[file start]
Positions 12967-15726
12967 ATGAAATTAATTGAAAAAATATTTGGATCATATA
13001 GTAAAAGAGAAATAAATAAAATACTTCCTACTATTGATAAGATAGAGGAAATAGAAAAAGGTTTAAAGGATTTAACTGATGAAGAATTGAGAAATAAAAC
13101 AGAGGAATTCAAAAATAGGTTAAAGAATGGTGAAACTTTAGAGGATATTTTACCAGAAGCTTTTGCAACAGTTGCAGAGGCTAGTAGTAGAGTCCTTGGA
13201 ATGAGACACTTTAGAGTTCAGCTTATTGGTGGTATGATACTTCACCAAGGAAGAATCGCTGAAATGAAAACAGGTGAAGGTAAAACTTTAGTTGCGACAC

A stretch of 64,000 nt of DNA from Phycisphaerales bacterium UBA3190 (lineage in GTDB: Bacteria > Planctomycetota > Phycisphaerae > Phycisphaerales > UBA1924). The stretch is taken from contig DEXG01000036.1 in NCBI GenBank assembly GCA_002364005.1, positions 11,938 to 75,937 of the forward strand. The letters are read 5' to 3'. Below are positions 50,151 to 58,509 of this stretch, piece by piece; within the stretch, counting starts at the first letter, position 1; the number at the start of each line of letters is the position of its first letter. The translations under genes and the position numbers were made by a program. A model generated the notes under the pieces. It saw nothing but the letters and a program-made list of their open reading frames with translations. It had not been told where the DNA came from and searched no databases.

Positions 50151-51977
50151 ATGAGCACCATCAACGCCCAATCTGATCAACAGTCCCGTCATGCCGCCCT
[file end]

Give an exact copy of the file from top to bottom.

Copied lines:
Positions 12967-15726
12967 ATGAAATTAATTGAAAAAATATTTGGATCATATA
13001 GTAAAAGAGAAATAAATAAAATACTTCCTACTATTGATAAGATAGAGGAAATAGAAAAAGGTTTAAAGGATTTAACTGATGAAGAATTGAGAAATAAAAC
13101 AGAGGAATTCAAAAATAGGTTAAAGAATGGTGAAACTTTAGAGGATATTTTACCAGAAGCTTTTGCAACAGTTGCAGAGGCTAGTAGTAGAGTCCTTGGA
13201 ATGAGACACTTTAGAGTTCAGCTTATTGGTGGTATGATACTTCACCAAGGAAGAATCGCTGAAATGAAAACAGGTGAAGGTAAAACTTTAGTTGCGACAC

A stretch of 64,000 nt of DNA from Phycisphaerales bacterium UBA3190 (lineage in GTDB: Bacteria > Planctomycetota > Phycisphaerae > Phycisphaerales > UBA1924). The stretch is taken from contig DEXG01000036.1 in NCBI GenBank assembly GCA_002364005.1, positions 11,938 to 75,937 of the forward strand. The letters are read 5' to 3'. Below are positions 50,151 to 58,509 of this stretch, piece by piece; within the stretch, counting starts at the first letter, position 1; the number at the start of each line of letters is the position of its first letter. The translations under genes and the position numbers were made by a program. A model generated the notes under the pieces. It saw nothing but the letters and a program-made list of their open reading frames with translations. It had not been told where the DNA came from and searched no databases.

Positions 50151-51977
50151 ATGAGCACCATCAACGCCCAATCTGATCAACAGTCCCGTCATGCCGCCCT